Fishing hook

Hiding in plain sight: 8 digital security threats in everyday life

What’s more valuable to you: protecting digital privacy…or free pizza?

It turns out a startling number of people in a Stanford study chose pizza over protection. In the study, 3,108 undergraduate students were told they were joining a study on the use of Bitcoin for making payments. Students answered survey questions about their views on digital privacy to capture data on their stated preferences. 

A group of students were then offered a free pizza if they divulged the email addresses of three of their friends. The overwhelming majority of students took the cheesy pizza for the low cost of compromising someone else’s digital privacy. 

Interestingly, students who had described digital privacy as important to them were just as likely to choose pizza as the students who had no strong views about privacy. One researcher commented that people ‘are willing to relinquish private data quite easily when incentivized to do so.’ Apparently, the cheesier the incentive the better.

‘Generally, people don’t seem to be willing to take expensive actions or even very small actions to preserve their privacy,’ the study’s author stated. ‘Even though, if you ask them, they express frustration, unhappiness or dislike of losing their privacy, they tend not to make choices that correspond to those preferences.’ Add this to the list of complex paradoxes in the digital world: the deep disconnect between what we say about digital privacy and the actual choices we make. 

These days, threats to our digital privacy and security can come from practically anywhere. And some of them are hiding in plain sight. Take a look: 

1. Think you’re safe from privacy violations at work? You’ll probably want to know that one report estimates 15% of the Fortune 500 make use of secret tracking devices hidden in lights and ID badges. One surveillance vendor reports that 350 different companies are using its products to monitor “conference room usage, employee whereabouts, and ‘latency’—how long someone goes without speaking to another co-worker.”

2. The CEO of iRobot, the maker of the popular Roomba automated vacuum cleaner, caused a stir after apparently suggesting the company was seeking deals to sell data about the layout of users’ homes to third parties. The company later clarified that it didn’t have any plans to sell the data without users’ consent. The situation shines a spotlight on the ongoing tension between personal privacy and the monetary value of certain types of consumer data. 

3. Achieving the elite heights of pro sports apparently doesn’t make you immune to privacy threats. The NBA and its players’ union are in conflict over how much data can be collected and shared using wearables like fitness trackers. The player’s union is seeking control over what data is collected and how it gets used. Exactly the same legal issues and ethical considerations that are being raised as more and more employers deploy wearables to their employees.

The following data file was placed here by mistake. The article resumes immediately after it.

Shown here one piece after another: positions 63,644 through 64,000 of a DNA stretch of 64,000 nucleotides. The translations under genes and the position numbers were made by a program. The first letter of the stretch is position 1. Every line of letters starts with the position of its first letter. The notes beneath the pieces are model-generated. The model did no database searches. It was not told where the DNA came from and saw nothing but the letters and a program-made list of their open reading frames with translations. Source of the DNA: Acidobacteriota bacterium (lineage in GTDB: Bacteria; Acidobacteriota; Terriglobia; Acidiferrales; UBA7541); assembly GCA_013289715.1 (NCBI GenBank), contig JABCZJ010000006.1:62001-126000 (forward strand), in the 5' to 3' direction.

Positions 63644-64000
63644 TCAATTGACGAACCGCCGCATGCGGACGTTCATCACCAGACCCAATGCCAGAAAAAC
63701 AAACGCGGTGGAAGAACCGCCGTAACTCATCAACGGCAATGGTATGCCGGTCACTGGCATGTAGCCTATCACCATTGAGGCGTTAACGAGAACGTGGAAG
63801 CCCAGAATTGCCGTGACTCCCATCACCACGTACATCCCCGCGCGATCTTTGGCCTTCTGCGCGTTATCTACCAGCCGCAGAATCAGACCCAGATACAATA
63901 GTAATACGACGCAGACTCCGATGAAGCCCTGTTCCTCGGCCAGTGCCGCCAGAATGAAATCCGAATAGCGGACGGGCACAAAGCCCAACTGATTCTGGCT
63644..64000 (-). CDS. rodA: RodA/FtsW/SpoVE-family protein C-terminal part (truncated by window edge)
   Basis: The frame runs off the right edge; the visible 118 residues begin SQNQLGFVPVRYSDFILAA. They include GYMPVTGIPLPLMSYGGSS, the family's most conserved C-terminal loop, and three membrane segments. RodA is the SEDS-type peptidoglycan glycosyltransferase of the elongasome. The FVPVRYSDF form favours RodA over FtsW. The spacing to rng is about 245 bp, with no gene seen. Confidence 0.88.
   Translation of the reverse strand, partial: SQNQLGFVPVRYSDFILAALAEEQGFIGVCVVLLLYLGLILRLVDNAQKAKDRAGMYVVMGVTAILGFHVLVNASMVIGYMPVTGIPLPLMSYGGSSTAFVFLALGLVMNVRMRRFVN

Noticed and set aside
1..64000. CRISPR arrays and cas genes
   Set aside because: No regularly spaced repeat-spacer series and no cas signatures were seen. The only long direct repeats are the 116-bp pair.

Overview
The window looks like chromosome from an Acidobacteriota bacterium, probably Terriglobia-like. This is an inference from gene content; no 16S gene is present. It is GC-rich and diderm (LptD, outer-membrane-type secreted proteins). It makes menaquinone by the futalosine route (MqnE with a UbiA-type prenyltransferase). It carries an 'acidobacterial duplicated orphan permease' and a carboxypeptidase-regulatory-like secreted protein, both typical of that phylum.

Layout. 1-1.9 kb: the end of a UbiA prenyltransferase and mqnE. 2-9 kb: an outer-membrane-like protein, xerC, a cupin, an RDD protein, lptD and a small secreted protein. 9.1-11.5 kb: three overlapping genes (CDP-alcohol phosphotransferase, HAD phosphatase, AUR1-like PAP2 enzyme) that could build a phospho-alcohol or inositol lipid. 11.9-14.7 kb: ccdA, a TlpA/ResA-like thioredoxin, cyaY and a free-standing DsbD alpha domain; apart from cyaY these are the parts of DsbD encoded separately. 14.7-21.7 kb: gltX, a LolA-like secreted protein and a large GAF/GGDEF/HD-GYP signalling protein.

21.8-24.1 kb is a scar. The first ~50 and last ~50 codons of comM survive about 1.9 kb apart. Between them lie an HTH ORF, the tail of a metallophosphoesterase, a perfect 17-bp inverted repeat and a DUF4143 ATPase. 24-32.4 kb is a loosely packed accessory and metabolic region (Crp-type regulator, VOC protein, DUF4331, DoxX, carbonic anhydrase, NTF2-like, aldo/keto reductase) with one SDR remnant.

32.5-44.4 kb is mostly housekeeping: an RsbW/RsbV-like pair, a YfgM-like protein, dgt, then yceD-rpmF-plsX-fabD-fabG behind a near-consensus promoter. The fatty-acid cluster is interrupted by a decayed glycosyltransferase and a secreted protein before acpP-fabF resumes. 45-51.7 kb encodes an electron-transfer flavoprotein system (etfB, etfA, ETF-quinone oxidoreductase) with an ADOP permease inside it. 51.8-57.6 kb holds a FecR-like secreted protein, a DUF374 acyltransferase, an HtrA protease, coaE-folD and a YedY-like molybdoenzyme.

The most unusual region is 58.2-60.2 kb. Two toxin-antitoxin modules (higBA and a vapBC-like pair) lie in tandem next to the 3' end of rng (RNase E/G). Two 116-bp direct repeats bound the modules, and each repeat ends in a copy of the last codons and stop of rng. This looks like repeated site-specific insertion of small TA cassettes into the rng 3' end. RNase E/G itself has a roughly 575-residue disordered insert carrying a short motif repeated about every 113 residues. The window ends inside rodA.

4. Your car is watching. Computer systems in many newer cars create records of pretty much everything you do on the road, from logging telephone calls to recording how fast you drive. The challenge for consumers is figuring out what’s being collected, and where it goes afterward. The legal situation in the U.S. is murky, with no one law covering data collection by automobiles.

5. Be careful what you say in front of Barbie. A study from University of Washington researchers demonstrates how the Internet of Toys is raising new privacy questions. In interviews with parents and children about the use of Internet-connected toys, the researchers found that children were unaware that their toys were recording their voices, and that parents worried about privacy pretty much any time the toys were out of the toy boxes. 

6. A lighthearted Facebook meme may unintentionally telegraph answers to your banking security questions. The post, called “10 Concerts I’ve Been To, One is a Lie,” asks users to share information about concerts they’ve attended. The problem is that “Name the first concert you attended” is a common security question used by banks and other financial institutions for online authentication. Phishing aside, the meme can also “telegraph information about a user’s age, musical tastes and even religious affiliation — all of which would be desirable to marketers hoping to target ads.” 

7. Usage-based insurance (UBI) is the term for insurance products that are priced according to specific usage factors. UBI auto insurance, for example, is priced on factors like how often a driver uses their car, how fast they take corners, and their average speed. University researchers were able to demonstrate that it’s possible to reveal personal data by pointing an AI algorithm at usage-based insurance data stored in the cloud. One researcher commented, ‘An attacker only needs one part of the information provided to a UBI company to discover a driver’s whereabouts, home, work, or who they met with.’

8. An audit by the Internet security nonprofit Online Trust Alliance found that 6 of the 13 “Free File Alliance” tax websites approved by the IRS provide inadequate security and privacy protection. The report states, “Criminals are increasingly penetrating IRS systems, targeting e-file service providers and harming consumers through bank account take-overs, identity theft, ransomware and compromising completed returns to redirect tax refunds.” As if April 15 wasn’t stressful enough.

All of these cases point to an important reality of the digital age: New privacy and security questions are created every time a new device is connected to the Internet. Which is why people will no longer think you’re crazy if you ask, “Is that Roomba watching me?”